More Than A FeildingBy David Slack
    5 days ago
  • Cancer
    Turn awayIf you could, get me a drinkOf water 'cause my lips are chapped and fadedCall my Aunt MarieHelp her gather all my thingsAnd bury me in all my favourite coloursMy sisters and my brothers, stillI will not kiss you'Cause the hardest part of this is leaving youI remember the ...
    Nick’s KōreroBy Nick Rockel
    5 days ago
  • Gordon Campbell on why we shouldn’t buy new planes for the PM
    Its not often that one has to agree with Judith Collins, but yes, it would indeed cost “hundreds of millions of dollars” (at least) to buy replacement aircraft to fly the Prime Minister on his overseas missions of diplomacy and trade. And yes, the public might well regard that spending ...
    WerewolfBy lyndon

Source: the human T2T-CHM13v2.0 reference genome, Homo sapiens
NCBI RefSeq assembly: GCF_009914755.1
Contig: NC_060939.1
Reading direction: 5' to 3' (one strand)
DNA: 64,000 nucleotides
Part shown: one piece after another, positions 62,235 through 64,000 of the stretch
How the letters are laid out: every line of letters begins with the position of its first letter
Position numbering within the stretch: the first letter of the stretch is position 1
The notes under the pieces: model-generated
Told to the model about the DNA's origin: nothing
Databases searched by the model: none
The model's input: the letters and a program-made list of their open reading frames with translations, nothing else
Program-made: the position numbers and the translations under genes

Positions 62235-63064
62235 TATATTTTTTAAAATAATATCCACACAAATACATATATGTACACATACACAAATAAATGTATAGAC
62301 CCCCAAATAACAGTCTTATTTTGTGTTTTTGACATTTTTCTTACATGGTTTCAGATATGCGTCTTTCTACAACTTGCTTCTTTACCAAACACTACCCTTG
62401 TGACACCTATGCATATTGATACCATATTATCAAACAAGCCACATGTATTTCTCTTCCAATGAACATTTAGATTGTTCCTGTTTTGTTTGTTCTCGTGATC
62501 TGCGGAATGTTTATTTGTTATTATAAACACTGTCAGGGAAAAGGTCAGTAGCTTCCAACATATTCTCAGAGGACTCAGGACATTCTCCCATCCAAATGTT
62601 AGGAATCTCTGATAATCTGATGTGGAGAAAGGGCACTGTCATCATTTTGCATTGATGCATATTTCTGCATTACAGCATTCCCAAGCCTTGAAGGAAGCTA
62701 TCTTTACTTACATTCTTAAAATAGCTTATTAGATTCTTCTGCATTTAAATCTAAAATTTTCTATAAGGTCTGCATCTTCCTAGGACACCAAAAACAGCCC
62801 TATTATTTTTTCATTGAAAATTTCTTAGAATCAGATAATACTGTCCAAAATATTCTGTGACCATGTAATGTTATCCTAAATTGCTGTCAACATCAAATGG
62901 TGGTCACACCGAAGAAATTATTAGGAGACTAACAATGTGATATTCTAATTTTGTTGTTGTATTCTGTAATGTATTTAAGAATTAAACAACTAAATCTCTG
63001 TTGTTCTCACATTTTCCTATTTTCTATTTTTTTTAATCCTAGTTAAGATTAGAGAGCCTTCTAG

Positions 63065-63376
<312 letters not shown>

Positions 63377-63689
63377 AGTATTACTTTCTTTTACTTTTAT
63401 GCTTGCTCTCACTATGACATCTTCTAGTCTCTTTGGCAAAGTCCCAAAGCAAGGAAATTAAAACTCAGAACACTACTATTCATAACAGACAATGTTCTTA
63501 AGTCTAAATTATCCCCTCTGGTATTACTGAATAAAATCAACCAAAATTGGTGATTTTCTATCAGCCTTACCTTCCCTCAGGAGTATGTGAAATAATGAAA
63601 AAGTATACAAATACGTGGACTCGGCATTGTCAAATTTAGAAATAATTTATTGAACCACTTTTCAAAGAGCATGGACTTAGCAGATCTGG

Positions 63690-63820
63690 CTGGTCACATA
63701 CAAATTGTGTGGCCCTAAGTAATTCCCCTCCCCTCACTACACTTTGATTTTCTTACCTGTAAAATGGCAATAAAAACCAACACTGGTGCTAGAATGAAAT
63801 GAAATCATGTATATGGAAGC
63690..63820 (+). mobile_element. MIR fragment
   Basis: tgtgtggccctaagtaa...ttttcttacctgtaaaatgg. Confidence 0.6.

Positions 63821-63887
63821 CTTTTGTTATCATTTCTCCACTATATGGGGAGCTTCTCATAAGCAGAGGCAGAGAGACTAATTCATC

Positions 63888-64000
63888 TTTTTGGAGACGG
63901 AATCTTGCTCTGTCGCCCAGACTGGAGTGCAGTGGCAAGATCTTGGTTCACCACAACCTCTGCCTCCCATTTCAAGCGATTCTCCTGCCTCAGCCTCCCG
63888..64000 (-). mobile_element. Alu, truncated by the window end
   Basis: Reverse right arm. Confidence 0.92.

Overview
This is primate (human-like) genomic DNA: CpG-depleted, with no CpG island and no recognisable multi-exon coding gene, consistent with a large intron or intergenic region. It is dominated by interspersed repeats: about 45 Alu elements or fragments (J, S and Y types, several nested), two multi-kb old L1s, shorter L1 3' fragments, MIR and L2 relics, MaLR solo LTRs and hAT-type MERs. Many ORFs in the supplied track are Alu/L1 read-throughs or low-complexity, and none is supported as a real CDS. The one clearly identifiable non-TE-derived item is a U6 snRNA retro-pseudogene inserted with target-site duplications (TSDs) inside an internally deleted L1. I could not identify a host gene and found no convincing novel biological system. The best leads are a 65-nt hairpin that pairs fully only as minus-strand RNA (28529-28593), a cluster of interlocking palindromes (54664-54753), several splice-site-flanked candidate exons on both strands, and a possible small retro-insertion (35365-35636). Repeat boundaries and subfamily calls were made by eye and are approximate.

5 days ago
  • The Stadium Debate – What About the Transport Options?
    A few weeks ago, Auckland Council took another step in the long-running stadium saga, narrowing its shortlist down to two options for which they will now seek feasibility studies. The recommendation to move forward with a feasibility study was carried twenty to one by the council’s Governing Body for the ...
    5 days ago
  • Bernard’s mid-winter pick ‘n’ mix for Thursday, June 20
    Social Development Minister Louise Upston has defended the Government’s decision to save money by dumping a programme which tops up the pay of disabled workers. Photo: Lynn GrievesonTL;DR: It has emerged the National-ACT-NZ First Government decided to cut wages for disabled workers from the minimum wage to $2 an hour ...
    The KakaBy Bernard Hickey
    5 days ago
  • Where the power really resides in Wellington